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Last Updated on August 6, 2019, by eNotes Editorial. Word Count: 1665

Old Woman Magoun and some other women planned a treat—two sucking pigs, and pies, and sweet cake—for a reward after the bridge should be finished. They even viewed leniently the increased consumption of ardent spirits.

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"It seems queer to me," Old Woman Magoun said to Sally Jinks, "that men can't do nothin' without havin' to drink and chew to keep their sperits up. Lord! I've worked all my life and never done nuther."

"Men is different," said Sally Jinks.

"Yes, they be," assented Old Woman Magoun, with open contempt.

This quote comes near the beginning of the story. In this excerpt, Old Woman Magoun and Sally Jinks discuss their perspective of the men in their town, which is that they are unmotivated, lazy, and weak. The women believe that the men use alcohol and tobacco while working to stay motivated because the men do not have good attitudes towards usefulness and labor—they believe that the men in their town do not work hard (and are not motivated by the joy that they are contributing to society or making life easier on their women).

Symbolically, the men do not want to work to make the life-paths of women easier. Rather, the men are represented as so self-interested that they must be bribed by women with treats ("pigs, and pies, and sweet cake") to build the necessary bridge. This is an important quote because it sets up the tension between men and women in the story, which lends to developing themes of sexism throughout; women are disempowered, and must stoop to manipulation, trickery, and secretiveness when pitted against men. The primary external conflict of the story between Magoun and Nelson Barry is influenced by the sexism established here, especially as it paints the men of the town as altogether unreliable (and almost against) any sensible purposes of women.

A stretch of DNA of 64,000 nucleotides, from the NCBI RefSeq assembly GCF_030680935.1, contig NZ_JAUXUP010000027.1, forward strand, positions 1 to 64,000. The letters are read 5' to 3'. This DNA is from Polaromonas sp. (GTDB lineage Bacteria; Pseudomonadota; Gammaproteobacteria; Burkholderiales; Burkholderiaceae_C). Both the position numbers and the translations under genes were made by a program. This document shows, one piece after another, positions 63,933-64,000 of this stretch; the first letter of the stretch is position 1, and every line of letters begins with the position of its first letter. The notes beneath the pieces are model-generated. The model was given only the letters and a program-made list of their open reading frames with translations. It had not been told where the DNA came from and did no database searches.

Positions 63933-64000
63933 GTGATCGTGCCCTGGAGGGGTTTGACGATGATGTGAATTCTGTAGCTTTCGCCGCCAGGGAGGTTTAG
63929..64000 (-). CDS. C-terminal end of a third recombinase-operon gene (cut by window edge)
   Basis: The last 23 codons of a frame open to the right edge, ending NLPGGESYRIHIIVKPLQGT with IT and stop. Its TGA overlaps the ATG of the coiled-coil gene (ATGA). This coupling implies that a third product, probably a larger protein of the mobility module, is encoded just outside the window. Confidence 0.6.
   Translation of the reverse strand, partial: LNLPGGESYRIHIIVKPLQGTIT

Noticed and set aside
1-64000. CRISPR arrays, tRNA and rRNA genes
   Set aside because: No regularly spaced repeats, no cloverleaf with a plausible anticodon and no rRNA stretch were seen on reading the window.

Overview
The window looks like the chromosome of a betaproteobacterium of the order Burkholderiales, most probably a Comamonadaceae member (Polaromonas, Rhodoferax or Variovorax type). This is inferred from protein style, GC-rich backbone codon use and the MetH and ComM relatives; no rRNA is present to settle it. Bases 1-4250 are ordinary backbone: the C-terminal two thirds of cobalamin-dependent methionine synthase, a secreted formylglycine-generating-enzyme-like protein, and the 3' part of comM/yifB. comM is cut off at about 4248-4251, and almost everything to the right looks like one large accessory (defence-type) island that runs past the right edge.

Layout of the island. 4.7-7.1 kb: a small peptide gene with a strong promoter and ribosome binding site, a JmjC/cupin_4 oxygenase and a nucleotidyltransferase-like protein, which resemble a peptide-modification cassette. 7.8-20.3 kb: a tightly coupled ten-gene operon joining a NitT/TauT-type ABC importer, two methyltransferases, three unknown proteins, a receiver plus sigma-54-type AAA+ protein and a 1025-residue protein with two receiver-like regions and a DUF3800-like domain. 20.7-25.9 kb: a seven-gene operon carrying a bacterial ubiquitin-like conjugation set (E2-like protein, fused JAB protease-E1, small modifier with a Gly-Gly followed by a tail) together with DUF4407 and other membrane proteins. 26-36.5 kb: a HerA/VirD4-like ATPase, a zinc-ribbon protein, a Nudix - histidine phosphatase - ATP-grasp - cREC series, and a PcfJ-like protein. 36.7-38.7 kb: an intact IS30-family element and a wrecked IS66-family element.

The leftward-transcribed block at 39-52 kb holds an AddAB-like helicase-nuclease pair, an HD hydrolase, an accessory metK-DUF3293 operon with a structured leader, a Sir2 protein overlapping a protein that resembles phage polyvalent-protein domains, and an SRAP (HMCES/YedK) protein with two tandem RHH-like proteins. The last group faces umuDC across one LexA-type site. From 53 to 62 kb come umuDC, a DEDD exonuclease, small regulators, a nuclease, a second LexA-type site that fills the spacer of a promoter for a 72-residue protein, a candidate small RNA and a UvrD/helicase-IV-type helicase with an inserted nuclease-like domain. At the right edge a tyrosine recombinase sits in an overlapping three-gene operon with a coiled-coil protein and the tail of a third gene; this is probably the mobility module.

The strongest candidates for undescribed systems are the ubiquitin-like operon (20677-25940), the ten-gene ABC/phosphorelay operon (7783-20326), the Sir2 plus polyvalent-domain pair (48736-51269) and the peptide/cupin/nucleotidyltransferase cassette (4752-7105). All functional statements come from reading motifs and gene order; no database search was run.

But Old Woman Magoun had within her a mighty sense of reliance upon herself as being on the right track in the midst of a maze of evil, which gave her courage.

This quote—which comes in the context of discussing Nelson Barry as a wicked man—is an important one because it gives insight into how Magoun sees the world. Old Woman Magoun takes Lily's life into her own hands later in the story, determining that it is better for the girl to die than to be with her biological father. Her actions may be hard for readers to understand: If she wants to protect Lily, how could she let her die? This quote helps explain her motives, showing that Magoun is used to operating based upon her own sense of right and wrong, and any external views of right and wrong established in general by society are not relevant, as she believes that society is, on the whole, evil.

Magoun sees the exterior world as a metaphorical "maze of evil" and herself as the rare, self-reliant hero navigating through it. Mazes are full of obstacles, false paths, dark shadows, and so on. With this warped perception of the world—and of herself as responsible for guiding Lily through it—it is no wonder that Magoun, when trapped, feels she has no choice but to let Lily die rather than surrender her to the maze.